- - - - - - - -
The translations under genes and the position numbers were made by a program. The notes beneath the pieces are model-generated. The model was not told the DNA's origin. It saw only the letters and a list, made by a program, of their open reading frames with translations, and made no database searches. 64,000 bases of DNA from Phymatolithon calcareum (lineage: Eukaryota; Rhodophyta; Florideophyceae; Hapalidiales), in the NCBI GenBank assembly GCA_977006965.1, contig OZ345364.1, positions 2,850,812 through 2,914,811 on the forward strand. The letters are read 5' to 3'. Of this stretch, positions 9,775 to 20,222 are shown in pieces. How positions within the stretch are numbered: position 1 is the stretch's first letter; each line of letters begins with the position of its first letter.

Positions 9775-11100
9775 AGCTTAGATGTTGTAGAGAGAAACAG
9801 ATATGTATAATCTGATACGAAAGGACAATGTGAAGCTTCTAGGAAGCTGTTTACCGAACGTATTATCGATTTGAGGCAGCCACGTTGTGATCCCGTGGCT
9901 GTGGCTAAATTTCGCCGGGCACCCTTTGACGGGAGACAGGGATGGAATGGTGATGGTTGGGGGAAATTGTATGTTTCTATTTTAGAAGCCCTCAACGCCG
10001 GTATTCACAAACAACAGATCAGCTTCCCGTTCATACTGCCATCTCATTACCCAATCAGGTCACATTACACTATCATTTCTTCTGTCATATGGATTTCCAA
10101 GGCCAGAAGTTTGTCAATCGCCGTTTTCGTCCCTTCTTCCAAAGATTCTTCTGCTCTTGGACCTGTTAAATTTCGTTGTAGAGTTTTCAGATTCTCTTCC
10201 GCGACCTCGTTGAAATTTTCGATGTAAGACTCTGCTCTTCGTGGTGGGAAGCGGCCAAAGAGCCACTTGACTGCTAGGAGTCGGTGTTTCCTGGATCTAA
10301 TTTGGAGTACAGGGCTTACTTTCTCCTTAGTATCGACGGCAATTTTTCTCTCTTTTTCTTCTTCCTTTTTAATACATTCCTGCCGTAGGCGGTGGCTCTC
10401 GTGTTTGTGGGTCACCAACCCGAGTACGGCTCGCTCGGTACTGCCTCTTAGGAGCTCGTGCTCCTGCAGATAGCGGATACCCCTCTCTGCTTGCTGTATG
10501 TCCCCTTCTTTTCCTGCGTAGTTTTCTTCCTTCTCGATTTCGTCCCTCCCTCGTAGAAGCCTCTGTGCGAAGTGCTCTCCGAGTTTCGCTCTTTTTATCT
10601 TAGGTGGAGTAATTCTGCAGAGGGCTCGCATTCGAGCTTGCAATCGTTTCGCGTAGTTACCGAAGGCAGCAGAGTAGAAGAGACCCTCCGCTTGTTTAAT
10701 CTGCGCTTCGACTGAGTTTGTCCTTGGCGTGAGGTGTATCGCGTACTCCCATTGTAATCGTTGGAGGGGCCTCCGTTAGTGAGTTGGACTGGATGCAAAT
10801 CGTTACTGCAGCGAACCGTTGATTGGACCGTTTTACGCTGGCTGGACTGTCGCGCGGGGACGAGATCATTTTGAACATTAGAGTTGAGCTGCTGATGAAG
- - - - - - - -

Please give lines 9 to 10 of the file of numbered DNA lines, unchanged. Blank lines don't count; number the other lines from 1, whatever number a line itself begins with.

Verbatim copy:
10301 TTTGGAGTACAGGGCTTACTTTCTCCTTAGTATCGACGGCAATTTTTCTCTCTTTTTCTTCTTCCTTTTTAATACATTCCTGCCGTAGGCGGTGGCTCTC
10401 GTGTTTGTGGGTCACCAACCCGAGTACGGCTCGCTCGGTACTGCCTCTTAGGAGCTCGTGCTCCTGCAGATAGCGGATACCCCTCTCTGCTTGCTGTATG